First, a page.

Fitness Fun for Everyone: Classroom Games and Activities to Support Reading and Math
Andrews, Shirley P., Andrews, Stan, Childhood Education
Children who are less physically active and show elevated levels of body fat and above-normal weight may not perform as well academically as those who are more physically active (American College of Sports Medicine [ACSM], 2006a). Since the 1970s, the prevalence of obesity has more than doubled for preschool children and adolescents and more than tripled for school-age children (Feeg, 2004). Without a doubt, an epidemic of physical inactivity and being overweight is threatening children in the United States. The statistics bear out that children in the United States are becoming more obese and less physically active at an unprecedented and alarming rate. In the United States, the prevalence of being overweight among children ages 6-11 years has more than doubled in the past 20 years, increasing from 7% in 1980 to 18.8% in 2004. For the same time period, the rate of being overweight among adolescents ages 12-19 more than tripled, increasing from 5% to 17.1% (Ogden et al., 2006).
When discussing the topics of being overweight, being at risk for overweight, and obesity, it is important to have a working definition of these terms. According to information released by the National Task Force on Prevention and Treatment of Obesity (2000), the term "obesity," as perceived by most people, carries the connotation of being extremely overweight. Health professionals define overweight as an excess amount of body weight that includes muscle, bone, fat, and water; whereas obesity is specifically defined as an excess amount of body fat. Fat is not all bad; all individuals need a certain amount of body fat for stored energy, heat insulation, shock absorption, and other necessary body functions. According to the Partnership for Healthy Weight Management (2000), males with more than 25% body fat and women with more than 30% body fat are considered obese.
Recently, body mass index (BMI) has become the medical standard used to assess overweight and obesity. BMI is a calculation using height and weight to determine overweight and obesity ranges (Centers for Disease Control and Prevention [CDC], 2008a). The BMI score is in kg/[m.sup.2].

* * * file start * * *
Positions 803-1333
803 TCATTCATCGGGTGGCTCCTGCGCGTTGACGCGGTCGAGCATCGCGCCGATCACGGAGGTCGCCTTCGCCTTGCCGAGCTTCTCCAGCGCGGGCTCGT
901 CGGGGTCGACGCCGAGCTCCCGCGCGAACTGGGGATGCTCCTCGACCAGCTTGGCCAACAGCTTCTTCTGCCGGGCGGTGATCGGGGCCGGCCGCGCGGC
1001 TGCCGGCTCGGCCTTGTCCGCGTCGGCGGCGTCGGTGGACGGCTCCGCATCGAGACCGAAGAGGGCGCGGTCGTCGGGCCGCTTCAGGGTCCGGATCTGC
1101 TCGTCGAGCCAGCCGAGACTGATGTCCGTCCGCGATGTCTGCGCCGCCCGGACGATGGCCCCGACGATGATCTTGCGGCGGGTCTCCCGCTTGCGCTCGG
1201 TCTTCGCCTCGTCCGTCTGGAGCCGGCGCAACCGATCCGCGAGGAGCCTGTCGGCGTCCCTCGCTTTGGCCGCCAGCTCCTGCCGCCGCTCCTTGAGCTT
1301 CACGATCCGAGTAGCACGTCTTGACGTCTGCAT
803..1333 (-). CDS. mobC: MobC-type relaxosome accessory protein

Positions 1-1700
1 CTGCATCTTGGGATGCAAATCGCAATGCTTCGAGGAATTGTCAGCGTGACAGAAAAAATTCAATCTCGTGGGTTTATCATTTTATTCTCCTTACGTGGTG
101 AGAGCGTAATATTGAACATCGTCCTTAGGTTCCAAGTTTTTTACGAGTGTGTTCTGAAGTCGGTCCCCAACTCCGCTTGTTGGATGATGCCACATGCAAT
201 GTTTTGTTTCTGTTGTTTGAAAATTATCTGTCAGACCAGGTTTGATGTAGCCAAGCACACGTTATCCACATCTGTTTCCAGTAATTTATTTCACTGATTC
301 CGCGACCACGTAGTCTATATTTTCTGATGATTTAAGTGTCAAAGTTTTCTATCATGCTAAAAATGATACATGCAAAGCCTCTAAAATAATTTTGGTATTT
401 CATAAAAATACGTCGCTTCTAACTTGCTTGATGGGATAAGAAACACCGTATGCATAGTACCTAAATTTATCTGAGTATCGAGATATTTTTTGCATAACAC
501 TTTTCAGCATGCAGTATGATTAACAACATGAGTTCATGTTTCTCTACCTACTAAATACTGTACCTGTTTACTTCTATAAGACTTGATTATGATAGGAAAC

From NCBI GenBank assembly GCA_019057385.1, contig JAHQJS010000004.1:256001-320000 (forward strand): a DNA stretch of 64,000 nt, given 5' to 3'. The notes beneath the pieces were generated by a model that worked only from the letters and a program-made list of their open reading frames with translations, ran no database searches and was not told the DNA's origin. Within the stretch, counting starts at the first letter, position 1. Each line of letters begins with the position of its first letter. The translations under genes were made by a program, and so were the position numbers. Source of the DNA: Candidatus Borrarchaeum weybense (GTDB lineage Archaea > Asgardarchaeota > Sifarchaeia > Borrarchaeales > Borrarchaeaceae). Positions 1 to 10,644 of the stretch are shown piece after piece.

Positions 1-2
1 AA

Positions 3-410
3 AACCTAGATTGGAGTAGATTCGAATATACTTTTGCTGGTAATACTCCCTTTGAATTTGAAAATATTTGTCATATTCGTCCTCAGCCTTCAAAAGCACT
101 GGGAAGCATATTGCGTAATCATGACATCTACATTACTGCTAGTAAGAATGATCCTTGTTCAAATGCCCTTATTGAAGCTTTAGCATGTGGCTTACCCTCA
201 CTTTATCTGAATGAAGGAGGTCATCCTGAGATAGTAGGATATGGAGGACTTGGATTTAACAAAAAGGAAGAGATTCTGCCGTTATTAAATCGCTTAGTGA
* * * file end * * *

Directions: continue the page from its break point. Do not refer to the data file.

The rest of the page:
An adult with a BMI score between 25 and 29.9 is considered overweight, whereas someone with a BMI score of 30 or higher is considered obese. For children and teens, BMI is age- and gender-specific and is a reliable indicator of body fat, which can be used to identify possible weight problems for children. The BMI calculation for children and teens is plotted on the CDC BMI-for-age growth charts (male or female) to obtain a percentile ranking. A percentile ranking falling between the 5th percentile and the 85th percentile would indicate a healthy weight for age and gender, while a ranking between the 85th and 95th percentile would be considered overweight. A BMI calculation equal to or greater than the 95th percentile indicates obesity. The CDC (2008b) recommends using BMI to screen for overweight and obesity in children beginning at age 2. BMI is not a diagnostic tool and should be used with other body composition assessments, such as bioelectrical impedance analysis (determines body fat through the impedance of a small electrical current passed through the body, as fat is a poor electrical conductor) (ACSM, 2006c), hydrostatic (underwater) weighing, and through the measure of skin-fold thickness at specific pre-determined sites (biceps, triceps, sub-scapula, crest of the ilium, or other sites) to determine obesity (excess fat).
The American Heart Association and the Robert Wood Johnson Foundation (2005) have tabbed childhood obesity as one of the leading health threats in the United States. Thirteen million children are at risk for being overweight, and an additional 11 million are overweight. As a result, children are developing conditions and diseases that normally would be associated with adults, such as high blood pressure, elevated cholesterol, and Type 2 diabetes. …
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Publication information: Article title: Fitness Fun for Everyone: Classroom Games and Activities to Support Reading and Math. Contributors: Andrews, Shirley P. - Author, Andrews, Stan - Author. Journal title: Childhood Education. Volume: 86. Issue: 2 Publication date: Winter 2009. Page number: 97+. © 2009 Association for Childhood Education International. COPYRIGHT 2009 Gale Group.
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